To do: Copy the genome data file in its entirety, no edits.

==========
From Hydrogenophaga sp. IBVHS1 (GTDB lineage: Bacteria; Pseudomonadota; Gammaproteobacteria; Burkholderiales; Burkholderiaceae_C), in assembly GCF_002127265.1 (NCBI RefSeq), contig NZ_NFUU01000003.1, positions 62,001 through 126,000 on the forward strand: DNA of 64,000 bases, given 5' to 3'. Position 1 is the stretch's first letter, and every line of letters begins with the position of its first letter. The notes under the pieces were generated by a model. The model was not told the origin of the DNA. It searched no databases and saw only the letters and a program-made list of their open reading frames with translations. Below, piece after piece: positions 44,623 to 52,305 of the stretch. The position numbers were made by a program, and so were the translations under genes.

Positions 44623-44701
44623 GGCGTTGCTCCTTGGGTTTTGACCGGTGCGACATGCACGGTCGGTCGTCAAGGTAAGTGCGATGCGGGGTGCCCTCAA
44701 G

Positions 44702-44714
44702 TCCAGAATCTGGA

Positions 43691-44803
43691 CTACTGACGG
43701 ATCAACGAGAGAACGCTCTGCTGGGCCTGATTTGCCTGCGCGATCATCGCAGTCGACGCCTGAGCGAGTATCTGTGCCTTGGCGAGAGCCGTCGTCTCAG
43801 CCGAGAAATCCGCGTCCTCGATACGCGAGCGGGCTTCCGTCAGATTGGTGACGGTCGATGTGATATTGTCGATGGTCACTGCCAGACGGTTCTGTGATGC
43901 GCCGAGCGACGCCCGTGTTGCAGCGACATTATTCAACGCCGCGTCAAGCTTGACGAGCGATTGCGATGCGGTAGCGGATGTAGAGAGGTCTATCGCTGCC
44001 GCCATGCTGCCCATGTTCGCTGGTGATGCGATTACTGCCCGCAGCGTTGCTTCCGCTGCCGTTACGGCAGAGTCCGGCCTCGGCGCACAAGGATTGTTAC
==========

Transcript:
From Hydrogenophaga sp. IBVHS1 (GTDB lineage: Bacteria; Pseudomonadota; Gammaproteobacteria; Burkholderiales; Burkholderiaceae_C), in assembly GCF_002127265.1 (NCBI RefSeq), contig NZ_NFUU01000003.1, positions 62,001 through 126,000 on the forward strand: DNA of 64,000 bases, given 5' to 3'. Position 1 is the stretch's first letter, and every line of letters begins with the position of its first letter. The notes under the pieces were generated by a model. The model was not told the origin of the DNA. It searched no databases and saw only the letters and a program-made list of their open reading frames with translations. Below, piece after piece: positions 44,623 to 52,305 of the stretch. The position numbers were made by a program, and so were the translations under genes.

Positions 44623-44701
44623 GGCGTTGCTCCTTGGGTTTTGACCGGTGCGACATGCACGGTCGGTCGTCAAGGTAAGTGCGATGCGGGGTGCCCTCAA
44701 G

Positions 44702-44714
44702 TCCAGAATCTGGA

Positions 43691-44803
43691 CTACTGACGG
43701 ATCAACGAGAGAACGCTCTGCTGGGCCTGATTTGCCTGCGCGATCATCGCAGTCGACGCCTGAGCGAGTATCTGTGCCTTGGCGAGAGCCGTCGTCTCAG
43801 CCGAGAAATCCGCGTCCTCGATACGCGAGCGGGCTTCCGTCAGATTGGTGACGGTCGATGTGATATTGTCGATGGTCACTGCCAGACGGTTCTGTGATGC
43901 GCCGAGCGACGCCCGTGTTGCAGCGACATTATTCAACGCCGCGTCAAGCTTGACGAGCGATTGCGATGCGGTAGCGGATGTAGAGAGGTCTATCGCTGCC
44001 GCCATGCTGCCCATGTTCGCTGGTGATGCGATTACTGCCCGCAGCGTTGCTTCCGCTGCCGTTACGGCAGAGTCCGGCCTCGGCGCACAAGGATTGTTAC